Figure 2. (a) Composition of case study fluids including contamination; (b) Composition of case study fluids, siloxane fractions only.
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Figure 3. (a) High and low boiler fraction in fluid samples versus operating time; (b) Degradation of working fluid versus operating time.
Figure 3. (a) High and low boiler fraction in fluid samples versus operating time; (b) Degradation of working fluid versus operating time.
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Figure 4. Degradation rate of MDM versus petrol derivate fraction in cycle fluid.
Figure 4. Degradation rate of MDM versus petrol derivate fraction in cycle fluid.
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Figure 5. (a) Distilling process of Experiment A; (b) Distilling process of Experiment B.
Figure 5. (a) Distilling process of Experiment A; (b) Distilling process of Experiment B.
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Figure 6. Sankey diagram of mass flows for distilling Experiment A.
Figure 6. Sankey diagram of mass flows for distilling Experiment A.
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Figure 7. Sankey diagram of mass flows for distilling Experiment B.
Figure 7. Sankey diagram of mass flows for distilling Experiment B.
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Figure 8. (a) Distilling apparatus on top of multi-cyclone/exhaust gas duct; (b) new fluid reservoir for low boiler extraction and membrane pump.
Figure 8. (a) Distilling apparatus on top of multi-cyclone/exhaust gas duct; (b) new fluid reservoir for low boiler extraction and membrane pump.
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Figure 9. Cycle scheme including sample taps and all design modifications (red).
Figure 9. Cycle scheme including sample taps and all design modifications (red).
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Table 1. Boundary and operating conditions for seven case study ORC power plants (1–7) and one test power plant (8).
Table 1. Boundary and operating conditions for seven case study ORC power plants (1–7) and one test power plant (8).
Case ϑ source , max (°C)Age (Year)Operating Time (h) P m a x ( kVA )Operation Mode, Description
130010.552,5001200heat-led, district heating
33135.545,1002000heat-led, district heating
430010.575,6001000both, district heating
5315649,2001000heat-led, district heating
6310757,4001000both, district heating
7308738,5001000heat-led, district heating
82901055,000950heat-led, district heating
Table 2. HS-GC-MS analysis results of cycle fluid (source: pre-heater after full-stop) [11].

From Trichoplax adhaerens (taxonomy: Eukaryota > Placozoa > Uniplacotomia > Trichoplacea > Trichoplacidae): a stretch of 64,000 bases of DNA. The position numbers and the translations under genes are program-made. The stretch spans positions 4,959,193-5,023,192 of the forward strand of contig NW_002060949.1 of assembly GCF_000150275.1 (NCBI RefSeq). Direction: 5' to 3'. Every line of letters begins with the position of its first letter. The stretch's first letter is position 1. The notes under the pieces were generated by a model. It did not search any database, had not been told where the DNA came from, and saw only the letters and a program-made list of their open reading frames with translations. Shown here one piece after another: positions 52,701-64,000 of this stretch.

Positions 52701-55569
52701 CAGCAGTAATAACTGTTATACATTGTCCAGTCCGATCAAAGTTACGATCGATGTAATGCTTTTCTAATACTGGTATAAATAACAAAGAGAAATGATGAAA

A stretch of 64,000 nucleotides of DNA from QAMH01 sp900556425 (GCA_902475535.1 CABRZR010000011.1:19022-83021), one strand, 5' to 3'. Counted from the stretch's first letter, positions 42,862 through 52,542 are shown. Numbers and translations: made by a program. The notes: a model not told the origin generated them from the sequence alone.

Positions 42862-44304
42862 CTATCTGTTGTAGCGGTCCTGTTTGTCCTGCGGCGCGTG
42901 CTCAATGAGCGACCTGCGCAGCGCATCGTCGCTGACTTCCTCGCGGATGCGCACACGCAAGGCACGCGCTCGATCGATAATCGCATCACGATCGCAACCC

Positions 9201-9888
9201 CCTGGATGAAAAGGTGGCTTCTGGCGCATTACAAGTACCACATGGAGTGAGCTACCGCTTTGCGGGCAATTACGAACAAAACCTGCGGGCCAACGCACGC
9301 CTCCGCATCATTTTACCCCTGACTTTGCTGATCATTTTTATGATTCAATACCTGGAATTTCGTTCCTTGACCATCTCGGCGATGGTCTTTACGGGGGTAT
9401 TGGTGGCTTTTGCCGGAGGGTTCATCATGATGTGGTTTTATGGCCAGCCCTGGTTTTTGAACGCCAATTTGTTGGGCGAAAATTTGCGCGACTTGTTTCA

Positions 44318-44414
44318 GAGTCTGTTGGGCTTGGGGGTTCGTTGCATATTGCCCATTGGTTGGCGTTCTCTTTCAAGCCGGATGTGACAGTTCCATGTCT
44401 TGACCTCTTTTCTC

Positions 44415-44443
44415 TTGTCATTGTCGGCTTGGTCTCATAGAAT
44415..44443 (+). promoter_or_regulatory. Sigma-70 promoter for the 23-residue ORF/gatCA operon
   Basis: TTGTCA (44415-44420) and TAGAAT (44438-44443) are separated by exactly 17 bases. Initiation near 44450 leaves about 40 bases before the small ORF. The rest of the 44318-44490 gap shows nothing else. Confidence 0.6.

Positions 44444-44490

Table 2. HS-GC-MS analysis results of cycle fluid (source: pre-heater after full-stop) [11].
CompoundAbbreviationCASMass Fraction (%)
Table 3. HS-GC-MS analysis results of cycle fluid (source: vacuum pump) [11].
Table 3. HS-GC-MS analysis results of cycle fluid (source: vacuum pump) [11].
CompoundAbbreviationCASMass Fraction (%)
Other poly-siloxanes--0.116
Table 4. HS-GC-MS analysis results of cycle fluid (source: recuperator reservoir) [11].
Table 4. HS-GC-MS analysis results of cycle fluid (source: recuperator reservoir) [11].
CompoundAbbreviationCASMass Fraction (%)
Other poly-siloxanes--4.56
Table 5. HS-GC-MS analysis results of cycle fluid (source: feed pump) [11].
Table 5. HS-GC-MS analysis results of cycle fluid (source: feed pump) [11].
CompoundAbbreviationCASMass Fraction (%)
Other poly-siloxanes--1.852
Table 6. HS-GC-MS analysis results of Experiment A, Product #1.
Table 6. HS-GC-MS analysis results of Experiment A, Product #1.
CompoundAbbreviationCASMass Fraction (%)
Other poly-siloxanes---
Table 7. HS-GC-MS analysis results of Experiment A, Product #2.
Table 7. HS-GC-MS analysis results of Experiment A, Product #2.
CompoundAbbreviationCASMass Fraction (%)
Other siloxanes---
Table 8. HS-GC-MS analysis results of Experiment A, residue.
Table 8. HS-GC-MS analysis results of Experiment A, residue.
CompoundAbbreviationCASMass Fraction (%)
Other siloxanes---
Table 9. HS-GC-MS analysis results of Experiment B, Product #1.
Table 9. HS-GC-MS analysis results of Experiment B, Product #1.
CompoundAbbreviationCASMass Fraction (%)
Other siloxanes---
Table 10. HS-GC-MS analysis results of Experiment B, Product #2.
Table 10. HS-GC-MS analysis results of Experiment B, Product #2.
CompoundAbbreviationCASMass Fraction (%)
Other siloxanes---
Table 11. HS-GC-MS analysis results of Experiment B, residue.
Table 11. HS-GC-MS analysis results of Experiment B, residue.
CompoundAbbreviationCASMass Fraction (%)
Other siloxanes--10.915

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MDPI and ACS Style

Erhart, T.G.; Gölz, J.; Eicker, U.; Van den Broek, M. Working Fluid Stability in Large-Scale Organic Rankine Cycle-Units Using Siloxanes—Long-Term Experiences and Fluid Recycling. Energies 2016, 9, 422.

AMA Style

Erhart TG, Gölz J, Eicker U, Van den Broek M. Working Fluid Stability in Large-Scale Organic Rankine Cycle-Units Using Siloxanes—Long-Term Experiences and Fluid Recycling. Energies. 2016; 9(6):422.

Chicago/Turabian Style

Erhart, Tobias G., Jürgen Gölz, Ursula Eicker, and Martijn Van den Broek. 2016. "Working Fluid Stability in Large-Scale Organic Rankine Cycle-Units Using Siloxanes—Long-Term Experiences and Fluid Recycling" Energies 9, no. 6: 422.